by Al Benson Jr.
The title of this article should give you some idea of where we are headed. As we look at the Illuminati and its continuing influence, even down to today, we have to note that much of their effort was (and is) directed at reaching the next generation or two and, through them, continuing to reach into the future. As evil as they were, they had a multi-generational approach to keeping their worldview, their religious faith as it were, alive and well. More Christians should take a multi-generational approach to making sure their children and grandchildren learn the truth. However, the Illuminist conspirators have taken great pains to make sure this does not happen by the way their minions have worked at neutralizing most churches with erroneous information and just plain bad doctrine. So the church ends up being neutered and what should be opposition to Illuminist efforts withers on the vine.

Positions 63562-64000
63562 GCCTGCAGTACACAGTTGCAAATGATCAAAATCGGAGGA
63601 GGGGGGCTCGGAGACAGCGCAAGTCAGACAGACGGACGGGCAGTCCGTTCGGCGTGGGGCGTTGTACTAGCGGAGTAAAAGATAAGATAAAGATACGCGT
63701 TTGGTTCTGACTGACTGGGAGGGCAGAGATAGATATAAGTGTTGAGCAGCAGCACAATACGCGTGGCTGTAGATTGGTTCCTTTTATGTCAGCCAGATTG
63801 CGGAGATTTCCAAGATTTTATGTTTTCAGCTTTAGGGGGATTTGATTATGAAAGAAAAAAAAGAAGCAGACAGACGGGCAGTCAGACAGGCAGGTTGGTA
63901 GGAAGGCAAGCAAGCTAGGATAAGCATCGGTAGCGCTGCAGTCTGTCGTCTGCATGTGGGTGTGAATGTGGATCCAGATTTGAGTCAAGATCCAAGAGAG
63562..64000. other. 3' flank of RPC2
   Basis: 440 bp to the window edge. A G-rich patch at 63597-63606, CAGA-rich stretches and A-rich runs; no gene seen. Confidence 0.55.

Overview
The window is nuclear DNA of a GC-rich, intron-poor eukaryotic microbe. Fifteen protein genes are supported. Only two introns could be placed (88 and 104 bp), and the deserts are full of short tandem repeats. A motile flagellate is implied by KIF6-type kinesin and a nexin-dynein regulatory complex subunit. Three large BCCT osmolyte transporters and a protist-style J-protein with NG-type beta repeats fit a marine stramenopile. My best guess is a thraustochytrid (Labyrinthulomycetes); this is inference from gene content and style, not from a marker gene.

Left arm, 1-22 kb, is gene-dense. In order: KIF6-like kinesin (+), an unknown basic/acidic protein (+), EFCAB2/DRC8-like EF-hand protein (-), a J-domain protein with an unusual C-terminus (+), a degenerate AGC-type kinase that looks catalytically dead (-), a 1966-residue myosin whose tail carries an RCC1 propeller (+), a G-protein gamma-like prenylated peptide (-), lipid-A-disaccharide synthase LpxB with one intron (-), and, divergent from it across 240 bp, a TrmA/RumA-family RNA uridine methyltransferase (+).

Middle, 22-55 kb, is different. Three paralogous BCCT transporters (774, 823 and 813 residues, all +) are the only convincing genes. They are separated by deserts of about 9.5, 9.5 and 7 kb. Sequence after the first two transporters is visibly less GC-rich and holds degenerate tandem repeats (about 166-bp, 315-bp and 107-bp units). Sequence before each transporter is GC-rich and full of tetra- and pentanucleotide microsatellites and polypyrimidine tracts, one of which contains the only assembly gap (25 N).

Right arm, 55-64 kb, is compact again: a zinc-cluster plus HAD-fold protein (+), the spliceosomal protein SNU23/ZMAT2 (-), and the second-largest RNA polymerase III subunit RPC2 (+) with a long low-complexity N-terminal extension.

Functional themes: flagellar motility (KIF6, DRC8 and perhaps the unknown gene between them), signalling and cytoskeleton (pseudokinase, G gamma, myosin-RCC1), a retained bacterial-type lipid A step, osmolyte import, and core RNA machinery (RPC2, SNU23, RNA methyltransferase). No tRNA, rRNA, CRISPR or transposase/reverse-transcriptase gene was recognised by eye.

In his book A Theological Interpretation of American History C. Gregg Singer, once on the faculty of Greenville Presbyterian Theological Seminary, where he served as Professor of Church History and Historical Theology, has noted: “After 1830 there was a growing philosophical and theological cleavage between the North and the South. While the North was becoming increasingly subject to radical influences, the South was becoming increasingly conservative in its outlook.” He observed that Old School Presbyterianism had begun to take a strong stand against the abolitionist position, “…not because it was opposed to slavery per se, but because of the philosophy and theology which it represented, and because they clearly saw that if this radicalism were to gain the supremacy in the national government, then there must certainly come in its wake a radical political and social program which would threaten the established order and constitutional government for the nation as a whole.” He took note of Rev. John Henley Thornwell’s commentary on this where Thornwell said: “The parties in this conflict are not merely abolitionists and slave-holders–they are atheists, socialists, communists, red republicans, Jacobins on the one side and the friends of order and regulated freedom on the other.In one word, the world is the battleground–Christianity and atheism the combatants, and the progress of humanity is at stake.” Thornwell wrote this in 1850. The War of Northern Aggression was a decade away yet, but with amazing prescience, he saw what was coming and he recognized many of the adversaries. Rev. Benjamin Morgan Palmer called the abolitionist mindset “undeniably atheistic” and he connected it with the French Revolution. These godly men saw the problem and recognized some of those involved, but did they grasp the fact that there was a guiding hand in back of the Jacobins, socialists, atheists and the rest that moved them all to do what they were doing in concert? Whether they did or not, it’s a question we ought to consider, for it is still applicable in our day when we look at some of the groups and individuals that perform radical acts on the contemporary scene.